Pakistan vs Sri Lanka 2017: Sri Lanka name captain for Lahore T20I
What's the story?
Sri Lankan all-rounder Thisara Perera will become the sixth player to captain the national team this year when he leads his side out in the third T20I against Pakistan, at Lahore.
Perera was named the captain following regular limited-overs skipper Upul Tharanga's unwillingness to travel with the squad to Lahore.
Perera will follow in the footsteps of Angelo Mathews, Rangana Herath, Dinesh Chandimal and Chamara Kapugedera and Tharanga, of course, who have all led the side at various points in the cricketing season.
In case you didn't know...
Tharanga and several other members of the Sri Lankan squad refused to travel to Lahore to feature in the third T20I of the series, citing security concerns. SLC chief selector Graeme Labrooy had clarified that only those members of the squad willing to head to Lahore to play would be considered for selection while others would be allowed to withdraw their names from the hat. This announcement resulted in nine players removing themselves from contention.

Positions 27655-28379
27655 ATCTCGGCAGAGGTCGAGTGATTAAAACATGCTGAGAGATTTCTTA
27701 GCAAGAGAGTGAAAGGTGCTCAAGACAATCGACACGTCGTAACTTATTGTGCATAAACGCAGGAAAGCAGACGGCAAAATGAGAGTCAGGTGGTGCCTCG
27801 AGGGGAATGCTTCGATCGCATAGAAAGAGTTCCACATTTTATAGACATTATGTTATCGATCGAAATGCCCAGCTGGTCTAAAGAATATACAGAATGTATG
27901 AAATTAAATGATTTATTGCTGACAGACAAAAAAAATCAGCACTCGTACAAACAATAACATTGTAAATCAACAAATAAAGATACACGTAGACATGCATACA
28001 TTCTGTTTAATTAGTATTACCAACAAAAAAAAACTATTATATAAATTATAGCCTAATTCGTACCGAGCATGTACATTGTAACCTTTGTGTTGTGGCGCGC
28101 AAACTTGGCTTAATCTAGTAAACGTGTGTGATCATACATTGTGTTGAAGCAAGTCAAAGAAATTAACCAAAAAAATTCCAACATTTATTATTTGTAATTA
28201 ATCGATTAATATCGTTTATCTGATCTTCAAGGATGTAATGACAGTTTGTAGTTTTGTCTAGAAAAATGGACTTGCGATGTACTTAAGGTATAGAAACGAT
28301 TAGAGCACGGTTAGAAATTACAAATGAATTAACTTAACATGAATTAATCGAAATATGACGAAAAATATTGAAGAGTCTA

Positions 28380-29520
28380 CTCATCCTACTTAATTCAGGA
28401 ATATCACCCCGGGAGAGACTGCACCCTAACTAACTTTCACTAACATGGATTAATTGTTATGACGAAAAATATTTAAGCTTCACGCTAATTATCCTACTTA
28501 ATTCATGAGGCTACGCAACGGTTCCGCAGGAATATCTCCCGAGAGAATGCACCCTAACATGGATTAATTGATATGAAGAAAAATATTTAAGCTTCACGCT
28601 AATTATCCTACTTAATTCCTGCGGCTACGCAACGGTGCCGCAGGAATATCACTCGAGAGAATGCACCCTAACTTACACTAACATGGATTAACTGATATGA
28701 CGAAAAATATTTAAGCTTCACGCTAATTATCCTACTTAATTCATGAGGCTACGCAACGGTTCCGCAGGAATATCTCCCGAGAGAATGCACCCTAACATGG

Moreover, Sri Lanka head coach Nic Pothas and a member of the support staff, Nirmalan Dhanabalasingham, too have opted out of the tour.
The heart of the matter
Sri Lanka have named a 16-man squad to take on Pakistan in the T20I at Lahore, led by Perera.
Sri Lanka squad to take on Pakistan: Thisara Perera (capt), Dilshan Munaweera, Danushka Gunathilaka, Sadeera Samarawickrama, Ashan Priyanjan, Mahela Udawatte, Dasun Shanaka, Minod Bhanuka (wk), Sachith Pathirana, Vikum Sanjaya, Lahiru Gamage, Seekkuge Prasanna, Vishwa Fernando, Isuru Udana, Jeffrey Vandersay and Chaturanga de Silva.
The two sides' current focus will be on the fifth and final ODI of the series, one that Pakistan have already clinched 4-0.
Following the conclusion of the series, they will square off against each other in two T20Is at Abu Dhabi after which they will head out to Lahore to take part in the final T20I.
Much like a game of musical chairs at a low-key Indian wedding, captaincy in Sri Lankan cricket has passed hands excessively frequently in recent times. The scars of the 2009 attacks may have healed as the years have passed, but playing cricket in Pakistan is still met with a raised eyebrow and hushed silence.
With Tharanga preferring the comfort of his armchair to travelling to Pakistan, Perera, a T20 veteran possessing a passport furnished with stamps from most Test-playing nations, will look to bring all his experience to the fore to fill the absence of several seniors.